Vine Manor

Chapter 1

In a remote place deep in the south-west of England, walled away from the world by cliffs and crags, was a grand old house known as Vine Manor. A poorly maintained road wound through the half dozen acres of vines that gave the house its name, leading at last to the circular driveway and the imposing porch at the front of the house. Behind the house stood a dark and gloomy wood whose branches grew so thick that, even in the height of summer, little sunlight penetrated the shadows that carpeted the forest floor. Between the vines and the wood there had once been an extensive garden, extravagantly laid out with floral beds and ornamental topiary. Now the wilderness crept upon it from behind, while the strangling grasp of the vines attacked from the front. Close to the house, the roses fought bravely on; the rest of the garden had all but given up the battle. From a distance the house itself appeared much as it had for three hundred years, the residence of an important and wealthy family. As with an aging beauty, it was only at close range that cracks in the paintwork were visible. A short distance from the house, beyond the vines, an old stone chapel stood in a graveyard. Here reposed the ancestors of that wealthy family and of the inhabitants, some rich and some poor, of the nearby village. Acid-washed masonry weighed down the spirits of the dead and held them fast beneath the earth.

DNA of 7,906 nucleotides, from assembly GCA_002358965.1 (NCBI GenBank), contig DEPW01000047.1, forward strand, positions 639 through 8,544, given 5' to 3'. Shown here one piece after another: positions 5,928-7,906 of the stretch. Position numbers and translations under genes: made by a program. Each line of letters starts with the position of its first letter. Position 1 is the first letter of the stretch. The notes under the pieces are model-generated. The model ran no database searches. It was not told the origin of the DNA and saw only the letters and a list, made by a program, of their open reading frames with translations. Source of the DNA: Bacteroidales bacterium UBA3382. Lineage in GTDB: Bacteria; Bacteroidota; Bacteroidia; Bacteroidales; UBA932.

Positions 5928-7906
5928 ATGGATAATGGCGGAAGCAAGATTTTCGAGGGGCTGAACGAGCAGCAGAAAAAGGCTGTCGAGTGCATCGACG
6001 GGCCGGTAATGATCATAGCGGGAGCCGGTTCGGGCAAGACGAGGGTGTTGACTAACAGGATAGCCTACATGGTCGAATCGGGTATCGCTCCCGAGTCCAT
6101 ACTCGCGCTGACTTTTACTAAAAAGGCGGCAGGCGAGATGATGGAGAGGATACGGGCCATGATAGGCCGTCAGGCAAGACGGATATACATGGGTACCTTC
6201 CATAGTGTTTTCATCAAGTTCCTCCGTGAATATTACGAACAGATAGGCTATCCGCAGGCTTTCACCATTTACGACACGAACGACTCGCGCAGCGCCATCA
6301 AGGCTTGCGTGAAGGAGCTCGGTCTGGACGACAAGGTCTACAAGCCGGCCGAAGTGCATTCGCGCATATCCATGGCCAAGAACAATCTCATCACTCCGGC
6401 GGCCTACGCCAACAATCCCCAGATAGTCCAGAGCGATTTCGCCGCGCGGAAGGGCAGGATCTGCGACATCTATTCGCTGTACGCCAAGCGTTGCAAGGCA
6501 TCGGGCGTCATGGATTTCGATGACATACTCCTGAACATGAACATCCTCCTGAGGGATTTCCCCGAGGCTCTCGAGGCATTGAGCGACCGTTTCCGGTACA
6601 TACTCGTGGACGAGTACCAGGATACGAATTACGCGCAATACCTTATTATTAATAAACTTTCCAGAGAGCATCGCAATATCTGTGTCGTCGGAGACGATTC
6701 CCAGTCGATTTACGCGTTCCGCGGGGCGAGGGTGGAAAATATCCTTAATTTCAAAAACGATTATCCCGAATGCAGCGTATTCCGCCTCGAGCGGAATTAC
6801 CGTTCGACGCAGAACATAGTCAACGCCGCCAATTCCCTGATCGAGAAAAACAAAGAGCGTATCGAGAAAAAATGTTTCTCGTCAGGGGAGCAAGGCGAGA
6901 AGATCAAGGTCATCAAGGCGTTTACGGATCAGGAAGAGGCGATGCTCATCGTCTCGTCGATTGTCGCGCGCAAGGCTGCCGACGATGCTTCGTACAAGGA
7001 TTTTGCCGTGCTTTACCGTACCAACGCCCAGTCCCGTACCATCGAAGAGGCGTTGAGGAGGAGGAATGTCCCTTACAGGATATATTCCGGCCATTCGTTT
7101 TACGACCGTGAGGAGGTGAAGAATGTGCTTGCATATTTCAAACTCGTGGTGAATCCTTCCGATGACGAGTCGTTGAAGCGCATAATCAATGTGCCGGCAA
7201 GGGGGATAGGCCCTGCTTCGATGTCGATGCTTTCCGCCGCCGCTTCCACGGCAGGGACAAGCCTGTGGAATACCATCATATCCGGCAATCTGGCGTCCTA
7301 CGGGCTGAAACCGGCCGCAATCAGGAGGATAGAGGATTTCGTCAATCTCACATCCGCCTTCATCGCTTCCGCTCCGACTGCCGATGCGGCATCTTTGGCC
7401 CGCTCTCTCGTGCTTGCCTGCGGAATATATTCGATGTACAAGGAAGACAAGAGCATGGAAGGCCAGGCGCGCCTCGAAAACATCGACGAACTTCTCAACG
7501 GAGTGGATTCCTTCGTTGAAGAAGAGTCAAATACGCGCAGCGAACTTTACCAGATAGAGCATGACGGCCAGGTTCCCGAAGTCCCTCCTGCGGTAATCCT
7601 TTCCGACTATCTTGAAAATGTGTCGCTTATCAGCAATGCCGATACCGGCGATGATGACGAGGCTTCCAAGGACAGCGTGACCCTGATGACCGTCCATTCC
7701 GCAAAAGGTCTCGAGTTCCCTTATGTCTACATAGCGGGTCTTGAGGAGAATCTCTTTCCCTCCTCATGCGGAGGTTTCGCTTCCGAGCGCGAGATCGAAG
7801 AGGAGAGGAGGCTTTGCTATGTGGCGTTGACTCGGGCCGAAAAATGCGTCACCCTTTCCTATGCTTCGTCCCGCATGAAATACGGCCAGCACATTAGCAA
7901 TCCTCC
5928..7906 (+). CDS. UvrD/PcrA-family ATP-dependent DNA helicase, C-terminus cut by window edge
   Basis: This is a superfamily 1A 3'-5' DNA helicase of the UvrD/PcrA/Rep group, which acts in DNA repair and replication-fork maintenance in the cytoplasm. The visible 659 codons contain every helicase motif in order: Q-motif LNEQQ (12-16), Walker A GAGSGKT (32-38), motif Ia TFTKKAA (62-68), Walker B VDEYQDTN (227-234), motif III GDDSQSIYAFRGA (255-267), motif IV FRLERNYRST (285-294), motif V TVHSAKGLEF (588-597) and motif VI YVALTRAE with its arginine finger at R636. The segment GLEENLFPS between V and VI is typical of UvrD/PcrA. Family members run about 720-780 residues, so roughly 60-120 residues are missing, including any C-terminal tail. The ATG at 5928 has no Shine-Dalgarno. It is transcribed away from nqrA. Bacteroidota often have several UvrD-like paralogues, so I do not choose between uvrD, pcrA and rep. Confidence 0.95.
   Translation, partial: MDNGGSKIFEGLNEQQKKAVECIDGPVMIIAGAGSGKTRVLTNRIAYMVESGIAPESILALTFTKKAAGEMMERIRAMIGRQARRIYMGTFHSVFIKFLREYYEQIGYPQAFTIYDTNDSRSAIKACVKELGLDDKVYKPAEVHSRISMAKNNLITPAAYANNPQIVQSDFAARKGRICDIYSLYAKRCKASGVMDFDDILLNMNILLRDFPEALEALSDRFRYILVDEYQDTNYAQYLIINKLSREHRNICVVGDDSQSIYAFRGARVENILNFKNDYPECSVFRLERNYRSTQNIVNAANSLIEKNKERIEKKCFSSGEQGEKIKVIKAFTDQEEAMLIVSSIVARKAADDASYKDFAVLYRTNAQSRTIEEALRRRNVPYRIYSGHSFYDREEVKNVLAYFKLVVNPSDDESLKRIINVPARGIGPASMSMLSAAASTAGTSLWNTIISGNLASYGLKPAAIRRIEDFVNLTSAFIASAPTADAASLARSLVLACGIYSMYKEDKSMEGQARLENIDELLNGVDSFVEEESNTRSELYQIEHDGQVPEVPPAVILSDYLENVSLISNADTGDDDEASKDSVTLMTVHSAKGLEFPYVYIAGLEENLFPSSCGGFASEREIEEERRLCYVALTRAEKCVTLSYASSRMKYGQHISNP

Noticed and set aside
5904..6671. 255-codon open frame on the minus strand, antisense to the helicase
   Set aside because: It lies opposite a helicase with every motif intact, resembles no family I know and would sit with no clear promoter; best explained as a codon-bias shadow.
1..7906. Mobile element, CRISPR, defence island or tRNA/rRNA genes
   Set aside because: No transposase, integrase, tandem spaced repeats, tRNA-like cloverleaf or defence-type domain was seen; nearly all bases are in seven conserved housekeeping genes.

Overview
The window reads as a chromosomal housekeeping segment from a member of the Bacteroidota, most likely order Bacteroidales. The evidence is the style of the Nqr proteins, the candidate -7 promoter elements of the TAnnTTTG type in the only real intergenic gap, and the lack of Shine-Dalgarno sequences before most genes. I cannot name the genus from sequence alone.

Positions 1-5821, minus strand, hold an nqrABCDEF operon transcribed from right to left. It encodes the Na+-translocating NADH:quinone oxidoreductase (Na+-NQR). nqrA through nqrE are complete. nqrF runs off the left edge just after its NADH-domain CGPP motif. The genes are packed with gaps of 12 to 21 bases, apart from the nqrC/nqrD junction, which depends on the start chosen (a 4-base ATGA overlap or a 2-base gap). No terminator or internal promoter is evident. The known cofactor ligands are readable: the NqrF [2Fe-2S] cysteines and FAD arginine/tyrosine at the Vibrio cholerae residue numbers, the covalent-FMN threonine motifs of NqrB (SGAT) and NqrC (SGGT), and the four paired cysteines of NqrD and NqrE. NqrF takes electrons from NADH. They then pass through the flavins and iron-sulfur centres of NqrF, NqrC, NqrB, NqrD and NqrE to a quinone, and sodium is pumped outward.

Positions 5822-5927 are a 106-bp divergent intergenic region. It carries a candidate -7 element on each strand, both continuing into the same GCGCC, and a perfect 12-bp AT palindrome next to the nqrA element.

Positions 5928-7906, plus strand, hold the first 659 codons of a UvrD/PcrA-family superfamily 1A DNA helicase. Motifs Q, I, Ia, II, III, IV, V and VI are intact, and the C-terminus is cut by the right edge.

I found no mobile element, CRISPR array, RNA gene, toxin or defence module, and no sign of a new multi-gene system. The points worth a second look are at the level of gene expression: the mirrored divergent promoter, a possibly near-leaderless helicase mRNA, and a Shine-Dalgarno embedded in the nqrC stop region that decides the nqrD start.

In the Spring of 1930, three women lived in this house; two old and one young. Maria Grayling had lived there since her wedding day more than thirty years ago. The happy early days of her marriage remained a vivid memory. She had been a widow for many years now; her one son had long since left home. She had been saved from the shades of loneliness by the bright presence of Helena Colville, the girl she had cared for since she was an infant, now grown into a lovely young woman. In their shared affection for each other they were closer than many a mother and daughter. The other inhabitant of the house had been there the longest; Eve Perry was already the housekeeper of Vine Manor when Maria had arrived as a bride so many years ago. The house was much too big for the three of them and keeping the huge house clean was far too great a task for Mrs Perry with her bad knee but Maria loved the place and Helena could remember no other home.